Death in retirement
If you die while in receipt of a pension, any benefits payable will depend on when you retired and if you have any dependants when you die.
Depending on your circumstances the Scheme can provide:
- A lump sum death payment
- Survivor’s pensions
- Children’s pensions
Have you completed a Death Grant Nomination Form?
Lump Sum Death Payment
You left before 1 April 2008
If you die within 5 years of retiring and are under 75 at the time of death, your beneficiary/beneficiaries will receive a lump sum payment equal to 5 times your annual pension less any pension already paid.
You left on or after 1 April 2008 but before 31 March 2014
If you die within 10 years of retiring and are under 75 at the time of death, your beneficiary/beneficiaries will receive a lump sum payment equal to 10 times your annual pension less any pension already paid.
You left on or after 1 April 2014
If you die within 10 years of retiring and are under 75 at the time of death, your beneficiary/beneficiaries will receive a lump sum payment equal to 10 times your annual pension less any pension already paid. If you elected to convert some of your pension to lump sum at retirement. An adjustment is made to the death grant to take this into account.
If you are still paying into your pension when you die and also have separate benefits on hold or in payment (either with The Cheshire Pension Fund or in another local government pension fund) then the death grant will be the greater of:
- The total of any death grants payable from the benefits on hold and/or pensions in payment; or
- Three times your annual pay at your date of death.
When you die, we may be able to pay a pension to your husband/ wife or your civil partner or your cohabiting partner and your dependent children.
The amount of pension is based on how long you were in the Scheme, your pay when you retired, and any dependants you leave. The pension will be payable for life to your husband/ wife or your civil partner or your cohabiting partner even if they remarry. For full details of how your Survivor’s Pension will be worked out visit : www.lgpsmember.org/help-and-support/frequently-asked-questions/?faq-type=all#will-a-pension-be-paid-to-my-partner-when-i-die
If you got married after you retired, not all your membership may count towards a pension for your husband or wife, civil partner or cohabiting partner.
Nominated Cohabiting Partners – the scheme includes a cohabiting partner’s pension for dependant partners in both opposite and same sex relationships. The definition of a qualifying partner is:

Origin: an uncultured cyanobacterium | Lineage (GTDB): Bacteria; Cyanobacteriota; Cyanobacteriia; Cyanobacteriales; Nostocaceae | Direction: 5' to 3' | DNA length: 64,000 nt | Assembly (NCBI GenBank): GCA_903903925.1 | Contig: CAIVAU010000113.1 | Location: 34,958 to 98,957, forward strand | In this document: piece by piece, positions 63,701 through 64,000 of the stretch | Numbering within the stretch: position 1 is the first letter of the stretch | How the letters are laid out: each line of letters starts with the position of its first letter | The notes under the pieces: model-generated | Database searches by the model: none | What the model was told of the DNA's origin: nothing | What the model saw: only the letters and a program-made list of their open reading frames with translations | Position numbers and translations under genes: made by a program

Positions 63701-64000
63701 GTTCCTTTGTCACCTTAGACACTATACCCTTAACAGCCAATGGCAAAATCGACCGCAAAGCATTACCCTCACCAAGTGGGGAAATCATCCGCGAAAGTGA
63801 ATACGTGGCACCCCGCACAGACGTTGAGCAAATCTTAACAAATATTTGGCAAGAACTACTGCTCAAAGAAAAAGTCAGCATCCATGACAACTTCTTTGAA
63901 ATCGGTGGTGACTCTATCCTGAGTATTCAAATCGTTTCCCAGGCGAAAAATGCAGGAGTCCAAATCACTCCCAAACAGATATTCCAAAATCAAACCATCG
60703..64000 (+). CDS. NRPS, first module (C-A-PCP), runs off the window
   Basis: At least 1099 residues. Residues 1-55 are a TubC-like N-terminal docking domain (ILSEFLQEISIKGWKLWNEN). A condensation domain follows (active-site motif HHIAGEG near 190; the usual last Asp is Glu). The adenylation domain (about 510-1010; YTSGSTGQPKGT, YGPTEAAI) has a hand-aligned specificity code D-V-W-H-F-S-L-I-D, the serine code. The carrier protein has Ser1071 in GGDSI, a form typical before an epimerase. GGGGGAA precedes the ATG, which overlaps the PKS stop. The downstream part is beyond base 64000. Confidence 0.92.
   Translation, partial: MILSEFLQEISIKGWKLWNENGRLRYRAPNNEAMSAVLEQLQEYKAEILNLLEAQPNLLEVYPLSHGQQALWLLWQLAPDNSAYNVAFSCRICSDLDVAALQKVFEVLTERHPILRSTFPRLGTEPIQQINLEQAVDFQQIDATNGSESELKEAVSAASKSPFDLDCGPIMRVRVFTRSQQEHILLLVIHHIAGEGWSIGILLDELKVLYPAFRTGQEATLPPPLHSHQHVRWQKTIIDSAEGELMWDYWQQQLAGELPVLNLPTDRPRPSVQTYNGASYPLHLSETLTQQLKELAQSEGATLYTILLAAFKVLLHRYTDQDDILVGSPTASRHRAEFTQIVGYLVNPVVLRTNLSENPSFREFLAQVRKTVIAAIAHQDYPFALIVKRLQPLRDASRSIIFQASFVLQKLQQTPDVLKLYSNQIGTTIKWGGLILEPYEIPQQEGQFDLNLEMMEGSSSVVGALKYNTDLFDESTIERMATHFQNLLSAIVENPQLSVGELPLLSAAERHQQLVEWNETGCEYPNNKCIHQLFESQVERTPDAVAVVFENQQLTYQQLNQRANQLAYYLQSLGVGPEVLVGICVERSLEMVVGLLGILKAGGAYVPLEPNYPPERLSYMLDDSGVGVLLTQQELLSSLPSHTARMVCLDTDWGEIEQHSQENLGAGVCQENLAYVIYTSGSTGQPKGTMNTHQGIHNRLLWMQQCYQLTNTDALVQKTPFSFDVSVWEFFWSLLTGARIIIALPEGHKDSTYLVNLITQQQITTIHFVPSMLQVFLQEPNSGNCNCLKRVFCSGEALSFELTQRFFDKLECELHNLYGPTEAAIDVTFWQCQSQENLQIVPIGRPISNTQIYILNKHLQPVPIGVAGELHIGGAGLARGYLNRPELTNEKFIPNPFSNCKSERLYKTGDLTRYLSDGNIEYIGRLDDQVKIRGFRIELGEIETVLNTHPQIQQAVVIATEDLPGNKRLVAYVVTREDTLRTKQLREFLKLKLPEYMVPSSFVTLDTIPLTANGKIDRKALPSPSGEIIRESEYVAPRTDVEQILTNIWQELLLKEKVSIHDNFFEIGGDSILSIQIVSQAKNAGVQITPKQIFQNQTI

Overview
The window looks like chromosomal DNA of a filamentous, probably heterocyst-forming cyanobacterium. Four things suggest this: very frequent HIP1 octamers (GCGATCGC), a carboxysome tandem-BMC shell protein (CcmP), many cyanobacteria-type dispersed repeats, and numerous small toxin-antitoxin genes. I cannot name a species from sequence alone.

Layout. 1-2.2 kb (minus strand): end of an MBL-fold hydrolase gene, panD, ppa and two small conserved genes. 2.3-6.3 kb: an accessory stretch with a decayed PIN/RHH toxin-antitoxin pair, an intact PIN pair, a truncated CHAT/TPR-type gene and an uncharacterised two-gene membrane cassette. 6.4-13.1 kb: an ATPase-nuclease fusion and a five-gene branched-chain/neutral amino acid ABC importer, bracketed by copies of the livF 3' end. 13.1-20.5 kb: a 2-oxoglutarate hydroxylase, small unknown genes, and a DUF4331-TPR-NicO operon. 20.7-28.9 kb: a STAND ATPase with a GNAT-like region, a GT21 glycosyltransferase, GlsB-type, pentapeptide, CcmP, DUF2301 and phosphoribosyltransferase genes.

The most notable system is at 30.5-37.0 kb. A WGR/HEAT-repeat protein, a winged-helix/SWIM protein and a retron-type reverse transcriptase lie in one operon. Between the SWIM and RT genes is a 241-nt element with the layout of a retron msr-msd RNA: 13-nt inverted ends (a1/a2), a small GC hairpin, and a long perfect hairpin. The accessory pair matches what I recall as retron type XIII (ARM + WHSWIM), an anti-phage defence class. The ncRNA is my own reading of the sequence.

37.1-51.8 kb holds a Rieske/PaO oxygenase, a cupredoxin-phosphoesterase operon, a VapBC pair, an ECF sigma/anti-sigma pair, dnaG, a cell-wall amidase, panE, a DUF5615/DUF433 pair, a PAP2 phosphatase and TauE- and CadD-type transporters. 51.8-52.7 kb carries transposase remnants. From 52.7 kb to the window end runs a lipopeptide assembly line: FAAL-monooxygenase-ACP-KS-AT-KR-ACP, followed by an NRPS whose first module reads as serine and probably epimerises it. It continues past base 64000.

- You must have lived with your partner in a permanent exclusive relationship for a minimum of two years.
- You must be legally free to marry or to enter into a civil partnership.
- You and your partner are living together as if you were husband and wife or as if you were civil partners.
- You and your partner must be financially interdependent.
- Any nomination for a partner’s pension will be void if the conditions above have not been continuously met for at least two years on the day the partnership declaration has been signed.
Some examples of financial interdependency accepted by HMRC (these are not exhaustive and not all need to be met) are:
- You share a household and its related costs.
- You have a joint bank account or mortgage.
- You have named each other as beneficiaries in your wills.
Cohabiting partner’s pensions are only based on your Scheme membership from 6 April 1988. You have to have paid into the LGPS on or after 1 April 2008 for a pension to be payable to your eligible cohabiting partner.
To nominate a cohabiting partner, please complete the following form nominating your cohabiting partner.
Children’s pensions are payable for so long as eligible children remain following your death. To be eligible your children must at the date of your death:
- be under 18 and be wholly or mainly dependant on you, or
- be aged 18 or over and under 23, be dependent on you, and be in full time education or undertaking vocational training (although a dependant child who commences full-time education or vocational training after the date of your death may be treated as an eligible child up to age 23), or
- be unable to engage in gainful employment because of physical or mental impairment and either:
- has not reached the age of 23, or
- the impairment is, in the opinion of an independent registered medical practitioner, likely to be permanent and the child was dependent on you at the date of your death because of that mental or physical impairment. (In this context gainful employment means paid employment for not less than 30 hours in each week for a period of not less than 12 months).
- in all cases, the children must have been born before or within a year of your death.
The amount of pension depends on the number of children you have:
If a survivor’s pension is being paid to your husband, wife, civil partner or nominated co-habiting partner, one child would receive 1/320th of your final pay times the total membership your deferred pension is based on, while two or more children would receive 1/160th shared equally between them.
If there is no husband, wife, civil partner or nominated co-habiting partner’s pension being paid, one child would receive 1/240th of your final pay times the total membership your deferred pension is based on, while two or more children would receive 1/120th shared equally between them.
Please note. The pension may be reduced if your child is receiving pay while in full-time training for a trade, profession or vocation.